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Legislative History - Federal and State

Introduction to Federal Legislative History Research at Biddle

Researchers and lawyers use legislative histories in a number of ways -- 

  • to understand the context in which a law was enacted;
  • to understand the intent and the policy-making goals of the legislators who proposed a bill;
  • to determine meaning when a statute's plain language is ambiguous;
  • to track developments in the law.

To conduct legislative history effectively, it is helpful to understand the legislative process, identify the information the process generates, and locate the resources suited to your research goals.

Begin with a compiled legislative history if one exists, or use the following process map, instructional guides, and links to resources to compile one.

The Federal Legislative Process

This “How Our Laws Are Made” infographic by Mike Wirth and Dr. Suzanne Cooper-Guasco won first prize in the Sunlight Foundation “Design for America Competition” 2010.  This file is licensed under the Creative Commons Attribution 3.0 Unported license.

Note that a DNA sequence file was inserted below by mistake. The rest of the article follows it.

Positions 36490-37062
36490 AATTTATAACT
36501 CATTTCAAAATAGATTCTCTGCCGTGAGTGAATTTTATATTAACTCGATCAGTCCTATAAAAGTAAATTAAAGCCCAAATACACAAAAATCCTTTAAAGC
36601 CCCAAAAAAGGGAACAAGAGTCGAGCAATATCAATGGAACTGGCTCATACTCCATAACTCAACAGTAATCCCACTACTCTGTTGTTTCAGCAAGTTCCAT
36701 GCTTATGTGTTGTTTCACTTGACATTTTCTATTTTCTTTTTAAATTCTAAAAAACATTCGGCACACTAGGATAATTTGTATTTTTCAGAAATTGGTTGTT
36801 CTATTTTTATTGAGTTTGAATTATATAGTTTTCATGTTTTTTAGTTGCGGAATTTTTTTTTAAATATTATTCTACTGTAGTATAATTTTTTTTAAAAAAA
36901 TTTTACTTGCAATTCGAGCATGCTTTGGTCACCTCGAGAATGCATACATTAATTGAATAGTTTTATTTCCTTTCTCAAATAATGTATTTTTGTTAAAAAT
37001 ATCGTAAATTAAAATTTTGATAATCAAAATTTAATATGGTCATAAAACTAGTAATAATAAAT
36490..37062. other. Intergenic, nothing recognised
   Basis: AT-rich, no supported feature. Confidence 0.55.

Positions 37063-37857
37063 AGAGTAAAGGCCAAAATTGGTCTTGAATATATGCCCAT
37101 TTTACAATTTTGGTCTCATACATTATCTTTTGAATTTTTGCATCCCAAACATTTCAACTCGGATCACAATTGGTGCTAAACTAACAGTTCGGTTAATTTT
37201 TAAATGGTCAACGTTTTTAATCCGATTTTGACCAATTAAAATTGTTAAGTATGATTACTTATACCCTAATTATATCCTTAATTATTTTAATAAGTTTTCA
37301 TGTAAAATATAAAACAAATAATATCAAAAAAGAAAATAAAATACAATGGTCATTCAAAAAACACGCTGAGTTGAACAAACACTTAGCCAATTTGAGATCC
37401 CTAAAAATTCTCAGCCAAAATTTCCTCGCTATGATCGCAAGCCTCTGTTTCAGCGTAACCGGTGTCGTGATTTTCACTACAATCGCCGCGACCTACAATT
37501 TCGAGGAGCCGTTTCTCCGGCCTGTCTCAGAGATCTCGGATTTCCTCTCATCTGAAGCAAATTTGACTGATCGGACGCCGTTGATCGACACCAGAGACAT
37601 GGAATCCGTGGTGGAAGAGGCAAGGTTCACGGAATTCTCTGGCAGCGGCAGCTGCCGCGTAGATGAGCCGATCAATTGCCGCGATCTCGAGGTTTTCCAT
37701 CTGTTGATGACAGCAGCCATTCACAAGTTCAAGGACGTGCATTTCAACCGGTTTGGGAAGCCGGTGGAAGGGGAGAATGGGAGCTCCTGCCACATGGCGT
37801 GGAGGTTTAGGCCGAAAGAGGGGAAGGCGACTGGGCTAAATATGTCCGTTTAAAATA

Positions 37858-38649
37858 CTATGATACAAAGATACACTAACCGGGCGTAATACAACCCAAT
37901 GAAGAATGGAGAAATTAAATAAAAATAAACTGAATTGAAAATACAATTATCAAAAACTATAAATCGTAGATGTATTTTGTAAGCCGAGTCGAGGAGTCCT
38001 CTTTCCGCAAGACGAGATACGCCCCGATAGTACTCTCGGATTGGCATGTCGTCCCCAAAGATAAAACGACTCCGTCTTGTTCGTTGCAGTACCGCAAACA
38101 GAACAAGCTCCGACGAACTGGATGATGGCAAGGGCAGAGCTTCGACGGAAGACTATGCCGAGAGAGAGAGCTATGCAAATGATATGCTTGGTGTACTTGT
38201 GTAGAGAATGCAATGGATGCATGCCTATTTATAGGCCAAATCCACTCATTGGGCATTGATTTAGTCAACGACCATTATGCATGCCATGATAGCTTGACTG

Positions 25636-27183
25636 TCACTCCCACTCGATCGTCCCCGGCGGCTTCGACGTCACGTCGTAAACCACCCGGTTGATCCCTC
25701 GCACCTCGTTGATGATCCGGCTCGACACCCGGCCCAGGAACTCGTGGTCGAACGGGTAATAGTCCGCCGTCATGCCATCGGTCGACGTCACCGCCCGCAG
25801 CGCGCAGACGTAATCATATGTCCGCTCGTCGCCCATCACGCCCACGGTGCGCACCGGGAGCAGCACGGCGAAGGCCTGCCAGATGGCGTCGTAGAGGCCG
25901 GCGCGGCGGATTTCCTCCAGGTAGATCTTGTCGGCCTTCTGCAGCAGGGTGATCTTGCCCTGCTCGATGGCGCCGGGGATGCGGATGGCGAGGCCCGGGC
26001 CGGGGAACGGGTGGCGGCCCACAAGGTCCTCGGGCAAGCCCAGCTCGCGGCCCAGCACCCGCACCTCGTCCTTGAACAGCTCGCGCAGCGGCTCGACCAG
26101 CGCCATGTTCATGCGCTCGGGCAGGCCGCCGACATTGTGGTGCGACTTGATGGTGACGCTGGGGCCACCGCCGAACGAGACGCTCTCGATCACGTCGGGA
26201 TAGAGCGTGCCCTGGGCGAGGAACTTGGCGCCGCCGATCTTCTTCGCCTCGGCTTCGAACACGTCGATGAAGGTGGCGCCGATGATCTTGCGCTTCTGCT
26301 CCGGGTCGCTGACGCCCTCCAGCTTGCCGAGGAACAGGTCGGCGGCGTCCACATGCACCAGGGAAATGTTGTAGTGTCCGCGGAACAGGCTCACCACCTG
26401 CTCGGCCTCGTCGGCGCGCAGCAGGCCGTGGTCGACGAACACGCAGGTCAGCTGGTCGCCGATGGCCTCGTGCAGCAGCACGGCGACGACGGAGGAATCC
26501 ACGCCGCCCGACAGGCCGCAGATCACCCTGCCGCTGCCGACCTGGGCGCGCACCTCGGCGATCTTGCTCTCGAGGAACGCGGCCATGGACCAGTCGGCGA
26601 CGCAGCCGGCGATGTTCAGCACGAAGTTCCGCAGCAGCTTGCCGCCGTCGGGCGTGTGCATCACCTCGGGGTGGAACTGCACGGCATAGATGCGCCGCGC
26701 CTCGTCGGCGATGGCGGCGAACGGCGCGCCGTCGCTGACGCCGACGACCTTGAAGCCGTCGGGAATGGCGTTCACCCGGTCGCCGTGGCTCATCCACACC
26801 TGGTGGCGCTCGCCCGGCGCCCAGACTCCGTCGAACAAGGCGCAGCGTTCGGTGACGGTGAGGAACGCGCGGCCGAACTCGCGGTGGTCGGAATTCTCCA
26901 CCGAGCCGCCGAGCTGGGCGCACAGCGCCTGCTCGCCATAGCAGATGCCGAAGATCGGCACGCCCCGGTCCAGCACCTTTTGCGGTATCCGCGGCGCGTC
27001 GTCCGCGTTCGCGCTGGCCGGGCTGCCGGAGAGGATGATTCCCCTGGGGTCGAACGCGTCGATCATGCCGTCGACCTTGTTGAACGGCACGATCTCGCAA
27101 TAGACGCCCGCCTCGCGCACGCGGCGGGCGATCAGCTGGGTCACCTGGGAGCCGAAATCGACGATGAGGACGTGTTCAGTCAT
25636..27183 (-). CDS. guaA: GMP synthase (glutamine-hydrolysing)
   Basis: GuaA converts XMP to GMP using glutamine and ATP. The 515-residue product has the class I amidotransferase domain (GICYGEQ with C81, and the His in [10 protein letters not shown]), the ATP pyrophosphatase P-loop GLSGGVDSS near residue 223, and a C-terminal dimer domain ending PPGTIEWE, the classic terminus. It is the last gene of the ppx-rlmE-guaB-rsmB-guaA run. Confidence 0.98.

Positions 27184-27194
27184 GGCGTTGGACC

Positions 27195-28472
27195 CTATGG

How Our Laws Are Made by Mike Wirth and Dr. Suzanne Cooper-Guasco

 

Documents Produced in the Federal Legislative Process

The legislative process steps shown in the graphic above are usually associated with materials commonly used in legislative history research.   

1) Proposed law introduced in house, senate, or both = bill / resolution

2) Referral to committee / subcommittee for hearing & research = hearing proceedings; committee print

3) Report out of committee to chamber floor = committee report

4) Floor debates = debate proceedings

5) Vote on passage, transfer to other chamber of Congress = conference report 

6) Passage, presentation to President for signature = presidential signing statement

Other documents can also be produced along the way.  These are considered less as evidence of legislative intent than for other research purposes since they often reflect the work of organizations outside Congress.  

1)  House and Senate Documents:  a catch-all name for documents that House or Senate members consider or produce.  

  • NGO reports; U.S. govt. budgets; executive Agency reports & memos; presidential messages
  • Senate treaty documents and executive reports

2)  CRS Reports:  Congressional Research Services, researches and authors reports on legislative topics at Congress's request.

Books about the Federal Legislative Process & Legislative History Research